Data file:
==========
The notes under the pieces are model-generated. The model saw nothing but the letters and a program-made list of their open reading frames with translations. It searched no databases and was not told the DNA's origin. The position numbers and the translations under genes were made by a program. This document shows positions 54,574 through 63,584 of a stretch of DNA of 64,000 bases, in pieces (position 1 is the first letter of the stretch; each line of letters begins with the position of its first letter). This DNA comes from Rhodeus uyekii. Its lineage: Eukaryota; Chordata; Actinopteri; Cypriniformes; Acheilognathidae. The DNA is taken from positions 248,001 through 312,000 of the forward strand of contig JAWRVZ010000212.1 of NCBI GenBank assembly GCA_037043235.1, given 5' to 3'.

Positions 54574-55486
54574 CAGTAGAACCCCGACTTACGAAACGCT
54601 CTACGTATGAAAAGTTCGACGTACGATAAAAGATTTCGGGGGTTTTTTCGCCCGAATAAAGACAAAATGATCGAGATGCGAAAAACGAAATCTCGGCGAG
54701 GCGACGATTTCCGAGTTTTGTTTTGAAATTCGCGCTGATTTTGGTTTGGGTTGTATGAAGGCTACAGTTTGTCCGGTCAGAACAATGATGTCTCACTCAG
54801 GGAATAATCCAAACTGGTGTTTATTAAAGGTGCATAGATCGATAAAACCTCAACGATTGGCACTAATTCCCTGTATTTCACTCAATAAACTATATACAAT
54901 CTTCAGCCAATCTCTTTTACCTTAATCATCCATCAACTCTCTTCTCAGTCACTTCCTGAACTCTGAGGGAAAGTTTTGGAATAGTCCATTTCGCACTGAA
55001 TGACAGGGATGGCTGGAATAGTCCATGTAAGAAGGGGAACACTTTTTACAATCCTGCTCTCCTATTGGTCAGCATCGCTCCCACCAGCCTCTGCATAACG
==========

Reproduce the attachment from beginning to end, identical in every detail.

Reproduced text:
The notes under the pieces are model-generated. The model saw nothing but the letters and a program-made list of their open reading frames with translations. It searched no databases and was not told the DNA's origin. The position numbers and the translations under genes were made by a program. This document shows positions 54,574 through 63,584 of a stretch of DNA of 64,000 bases, in pieces (position 1 is the first letter of the stretch; each line of letters begins with the position of its first letter). This DNA comes from Rhodeus uyekii. Its lineage: Eukaryota; Chordata; Actinopteri; Cypriniformes; Acheilognathidae. The DNA is taken from positions 248,001 through 312,000 of the forward strand of contig JAWRVZ010000212.1 of NCBI GenBank assembly GCA_037043235.1, given 5' to 3'.

Positions 54574-55486
54574 CAGTAGAACCCCGACTTACGAAACGCT
54601 CTACGTATGAAAAGTTCGACGTACGATAAAAGATTTCGGGGGTTTTTTCGCCCGAATAAAGACAAAATGATCGAGATGCGAAAAACGAAATCTCGGCGAG
54701 GCGACGATTTCCGAGTTTTGTTTTGAAATTCGCGCTGATTTTGGTTTGGGTTGTATGAAGGCTACAGTTTGTCCGGTCAGAACAATGATGTCTCACTCAG
54801 GGAATAATCCAAACTGGTGTTTATTAAAGGTGCATAGATCGATAAAACCTCAACGATTGGCACTAATTCCCTGTATTTCACTCAATAAACTATATACAAT
54901 CTTCAGCCAATCTCTTTTACCTTAATCATCCATCAACTCTCTTCTCAGTCACTTCCTGAACTCTGAGGGAAAGTTTTGGAATAGTCCATTTCGCACTGAA
55001 TGACAGGGATGGCTGGAATAGTCCATGTAAGAAGGGGAACACTTTTTACAATCCTGCTCTCCTATTGGTCAGCATCGCTCCCACCAGCCTCTGCATAACG